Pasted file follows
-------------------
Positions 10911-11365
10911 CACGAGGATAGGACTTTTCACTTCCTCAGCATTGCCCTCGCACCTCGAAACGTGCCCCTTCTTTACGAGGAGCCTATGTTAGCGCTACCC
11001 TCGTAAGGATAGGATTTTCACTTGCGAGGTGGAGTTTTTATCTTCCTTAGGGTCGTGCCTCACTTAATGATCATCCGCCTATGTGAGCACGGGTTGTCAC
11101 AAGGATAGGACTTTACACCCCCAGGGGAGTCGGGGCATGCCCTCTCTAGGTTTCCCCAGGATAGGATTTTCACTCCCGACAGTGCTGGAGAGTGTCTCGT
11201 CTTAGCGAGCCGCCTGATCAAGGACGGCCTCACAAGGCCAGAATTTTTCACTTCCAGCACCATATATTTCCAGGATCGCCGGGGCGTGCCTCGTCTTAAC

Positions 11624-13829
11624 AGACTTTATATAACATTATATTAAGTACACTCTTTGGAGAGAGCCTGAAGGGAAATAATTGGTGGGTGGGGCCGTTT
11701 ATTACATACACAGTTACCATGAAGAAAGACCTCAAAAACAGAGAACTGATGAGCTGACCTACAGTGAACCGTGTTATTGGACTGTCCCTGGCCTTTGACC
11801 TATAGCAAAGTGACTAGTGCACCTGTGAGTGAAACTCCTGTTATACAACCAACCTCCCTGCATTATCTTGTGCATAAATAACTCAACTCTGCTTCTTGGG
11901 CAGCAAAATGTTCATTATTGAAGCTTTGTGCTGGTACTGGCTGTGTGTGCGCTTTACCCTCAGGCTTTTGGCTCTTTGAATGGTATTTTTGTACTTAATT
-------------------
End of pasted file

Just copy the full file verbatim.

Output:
Positions 10911-11365
10911 CACGAGGATAGGACTTTTCACTTCCTCAGCATTGCCCTCGCACCTCGAAACGTGCCCCTTCTTTACGAGGAGCCTATGTTAGCGCTACCC
11001 TCGTAAGGATAGGATTTTCACTTGCGAGGTGGAGTTTTTATCTTCCTTAGGGTCGTGCCTCACTTAATGATCATCCGCCTATGTGAGCACGGGTTGTCAC
11101 AAGGATAGGACTTTACACCCCCAGGGGAGTCGGGGCATGCCCTCTCTAGGTTTCCCCAGGATAGGATTTTCACTCCCGACAGTGCTGGAGAGTGTCTCGT
11201 CTTAGCGAGCCGCCTGATCAAGGACGGCCTCACAAGGCCAGAATTTTTCACTTCCAGCACCATATATTTCCAGGATCGCCGGGGCGTGCCTCGTCTTAAC

Positions 11624-13829
11624 AGACTTTATATAACATTATATTAAGTACACTCTTTGGAGAGAGCCTGAAGGGAAATAATTGGTGGGTGGGGCCGTTT
11701 ATTACATACACAGTTACCATGAAGAAAGACCTCAAAAACAGAGAACTGATGAGCTGACCTACAGTGAACCGTGTTATTGGACTGTCCCTGGCCTTTGACC
11801 TATAGCAAAGTGACTAGTGCACCTGTGAGTGAAACTCCTGTTATACAACCAACCTCCCTGCATTATCTTGTGCATAAATAACTCAACTCTGCTTCTTGGG
11901 CAGCAAAATGTTCATTATTGAAGCTTTGTGCTGGTACTGGCTGTGTGTGCGCTTTACCCTCAGGCTTTTGGCTCTTTGAATGGTATTTTTGTACTTAATT